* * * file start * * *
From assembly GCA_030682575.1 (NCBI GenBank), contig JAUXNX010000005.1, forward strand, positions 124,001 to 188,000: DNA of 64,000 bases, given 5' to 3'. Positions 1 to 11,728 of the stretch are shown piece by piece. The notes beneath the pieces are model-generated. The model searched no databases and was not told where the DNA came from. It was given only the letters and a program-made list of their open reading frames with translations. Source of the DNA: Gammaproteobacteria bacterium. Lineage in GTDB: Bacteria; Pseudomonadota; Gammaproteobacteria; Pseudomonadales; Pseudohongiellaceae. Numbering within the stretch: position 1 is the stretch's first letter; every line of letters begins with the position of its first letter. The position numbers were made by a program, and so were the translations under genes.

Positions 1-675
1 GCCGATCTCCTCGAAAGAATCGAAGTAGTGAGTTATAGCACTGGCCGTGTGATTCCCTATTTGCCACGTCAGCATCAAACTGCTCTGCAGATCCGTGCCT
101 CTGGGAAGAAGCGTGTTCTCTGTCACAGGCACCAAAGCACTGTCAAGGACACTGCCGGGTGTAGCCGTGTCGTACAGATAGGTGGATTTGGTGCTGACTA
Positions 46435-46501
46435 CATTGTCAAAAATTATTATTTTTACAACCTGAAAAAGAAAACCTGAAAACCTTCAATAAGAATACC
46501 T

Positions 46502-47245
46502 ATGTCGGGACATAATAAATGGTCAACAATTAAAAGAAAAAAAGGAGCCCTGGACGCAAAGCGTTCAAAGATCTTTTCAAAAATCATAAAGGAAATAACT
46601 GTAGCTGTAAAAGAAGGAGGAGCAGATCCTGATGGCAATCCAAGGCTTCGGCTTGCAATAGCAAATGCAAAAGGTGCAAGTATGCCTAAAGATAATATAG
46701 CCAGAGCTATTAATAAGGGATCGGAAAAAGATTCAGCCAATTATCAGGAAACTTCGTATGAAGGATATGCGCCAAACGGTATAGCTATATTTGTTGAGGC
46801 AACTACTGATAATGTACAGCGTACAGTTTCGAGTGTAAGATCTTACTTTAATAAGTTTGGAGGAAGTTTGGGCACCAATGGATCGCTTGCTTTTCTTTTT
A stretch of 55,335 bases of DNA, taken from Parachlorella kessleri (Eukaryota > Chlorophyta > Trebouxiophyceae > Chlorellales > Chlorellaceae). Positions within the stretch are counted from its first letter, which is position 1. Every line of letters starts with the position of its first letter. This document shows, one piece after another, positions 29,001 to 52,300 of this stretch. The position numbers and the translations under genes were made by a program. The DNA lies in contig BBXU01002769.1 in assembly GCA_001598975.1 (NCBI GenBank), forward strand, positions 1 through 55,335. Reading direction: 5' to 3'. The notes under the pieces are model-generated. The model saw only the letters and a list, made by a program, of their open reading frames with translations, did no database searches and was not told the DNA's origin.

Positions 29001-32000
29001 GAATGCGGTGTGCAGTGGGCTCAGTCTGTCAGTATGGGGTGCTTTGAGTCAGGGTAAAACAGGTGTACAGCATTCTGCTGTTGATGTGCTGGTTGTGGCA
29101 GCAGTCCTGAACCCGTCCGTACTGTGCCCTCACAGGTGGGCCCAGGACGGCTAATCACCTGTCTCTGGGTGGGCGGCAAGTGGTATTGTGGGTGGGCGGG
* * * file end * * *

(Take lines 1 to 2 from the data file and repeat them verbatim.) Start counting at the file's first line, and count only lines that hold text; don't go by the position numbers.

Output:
From assembly GCA_030682575.1 (NCBI GenBank), contig JAUXNX010000005.1, forward strand, positions 124,001 to 188,000: DNA of 64,000 bases, given 5' to 3'. Positions 1 to 11,728 of the stretch are shown piece by piece. The notes beneath the pieces are model-generated. The model searched no databases and was not told where the DNA came from. It was given only the letters and a program-made list of their open reading frames with translations. Source of the DNA: Gammaproteobacteria bacterium. Lineage in GTDB: Bacteria; Pseudomonadota; Gammaproteobacteria; Pseudomonadales; Pseudohongiellaceae. Numbering within the stretch: position 1 is the stretch's first letter; every line of letters begins with the position of its first letter. The position numbers were made by a program, and so were the translations under genes.

Positions 1-675